South Africa to implement financial services reforms
CAPE TOWN, Feb 17 (Reuters) – South Africa will implement financial regulatory reforms in line with G-20 recommendations, including better management of foreign risk exposure of banks and institutional investors, the National Treasury said on Wednesday.
“As of March 2010, South African banks will be able to acquire direct and indirect foreign exposure of up to 25 percent of their total liabilities (excluding equity), covering all foreign exposure but excluding FDI (foreign direct investment).
“The initial limit of 40 percent has been adjusted downwards in light of recent international developments,” the Treasury said in its 2010 Budget Review.
It said research was underway to complete the move from rules-based to principles-based regulation of foreign exposure for institutional investors and to finalise the definition of ‘foreign asset’ that captures the underlying risks.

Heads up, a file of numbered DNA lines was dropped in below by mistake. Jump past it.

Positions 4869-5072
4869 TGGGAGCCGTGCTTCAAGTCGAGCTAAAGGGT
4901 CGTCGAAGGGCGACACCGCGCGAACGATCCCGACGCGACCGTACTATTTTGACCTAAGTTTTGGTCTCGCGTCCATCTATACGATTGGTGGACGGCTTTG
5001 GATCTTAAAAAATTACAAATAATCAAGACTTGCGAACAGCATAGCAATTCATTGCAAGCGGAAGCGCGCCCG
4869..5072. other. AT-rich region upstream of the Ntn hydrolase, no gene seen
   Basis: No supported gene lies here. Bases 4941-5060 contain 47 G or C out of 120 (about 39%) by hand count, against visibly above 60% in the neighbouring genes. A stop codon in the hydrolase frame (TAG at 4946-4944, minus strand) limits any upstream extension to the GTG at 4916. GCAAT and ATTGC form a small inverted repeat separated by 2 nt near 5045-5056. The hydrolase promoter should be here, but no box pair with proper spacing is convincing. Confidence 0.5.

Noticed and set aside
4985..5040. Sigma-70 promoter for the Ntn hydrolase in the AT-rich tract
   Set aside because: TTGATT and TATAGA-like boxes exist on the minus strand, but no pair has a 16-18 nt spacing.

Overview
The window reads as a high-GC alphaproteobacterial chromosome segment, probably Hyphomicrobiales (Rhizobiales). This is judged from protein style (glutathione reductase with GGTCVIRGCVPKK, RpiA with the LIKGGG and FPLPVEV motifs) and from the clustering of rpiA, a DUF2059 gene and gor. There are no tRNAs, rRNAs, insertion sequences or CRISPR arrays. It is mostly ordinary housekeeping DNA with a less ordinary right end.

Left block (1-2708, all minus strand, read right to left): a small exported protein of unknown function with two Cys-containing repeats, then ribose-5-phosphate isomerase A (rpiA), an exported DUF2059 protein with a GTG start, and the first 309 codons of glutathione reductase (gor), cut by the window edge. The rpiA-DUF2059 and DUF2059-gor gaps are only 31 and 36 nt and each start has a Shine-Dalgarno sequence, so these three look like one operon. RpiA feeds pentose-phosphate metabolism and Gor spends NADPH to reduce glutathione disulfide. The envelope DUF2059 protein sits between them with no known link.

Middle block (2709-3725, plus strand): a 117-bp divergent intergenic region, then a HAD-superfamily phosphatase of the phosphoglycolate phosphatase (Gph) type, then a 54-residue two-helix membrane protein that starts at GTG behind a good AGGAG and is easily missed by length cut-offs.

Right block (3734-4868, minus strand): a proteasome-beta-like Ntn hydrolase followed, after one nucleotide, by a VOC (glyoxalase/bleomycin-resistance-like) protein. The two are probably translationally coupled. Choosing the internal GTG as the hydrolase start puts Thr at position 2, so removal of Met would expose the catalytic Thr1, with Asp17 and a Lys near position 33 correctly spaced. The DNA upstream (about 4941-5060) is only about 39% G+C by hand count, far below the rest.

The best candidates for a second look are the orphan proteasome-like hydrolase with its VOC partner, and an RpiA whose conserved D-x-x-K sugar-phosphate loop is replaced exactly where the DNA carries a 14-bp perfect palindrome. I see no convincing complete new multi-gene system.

The Treasury said it would consult on these matters during 2010. The existing inward listing policy and definition of foreign assets for companies remained in place for now.
Appropriately mandated private equity funds would be able to obtain upfront approval from the Reserve Bank for investments in Africa for up to one year.
Central bank Governor Gill Marcus told reporters at a briefing: “It’s not as if there’s going to be a big bang to regulation that suddenly needs to be addressed here.
“One of the lessons that is very clear is that central banks need to have much closer understanding of the working of the banking system, the systemic issues that prevail as well as the products,” she said.
The Treasury also said amendments to Regulation 28, which limits the amount private pension funds can invest in certain assets, will be released for public comment. That will include changes to incentives for investing in Africa (Reporting by Phumza Macanda; Editing by Matthew Tostevin) ((email@example.com; +27 11 775 3152; Reuters Messaging: firstname.lastname@example.org)) (For more Africa cover visit: http://af.reuters.com — To comment on this story email: SouthAfrica.Newsroom@reuters.com)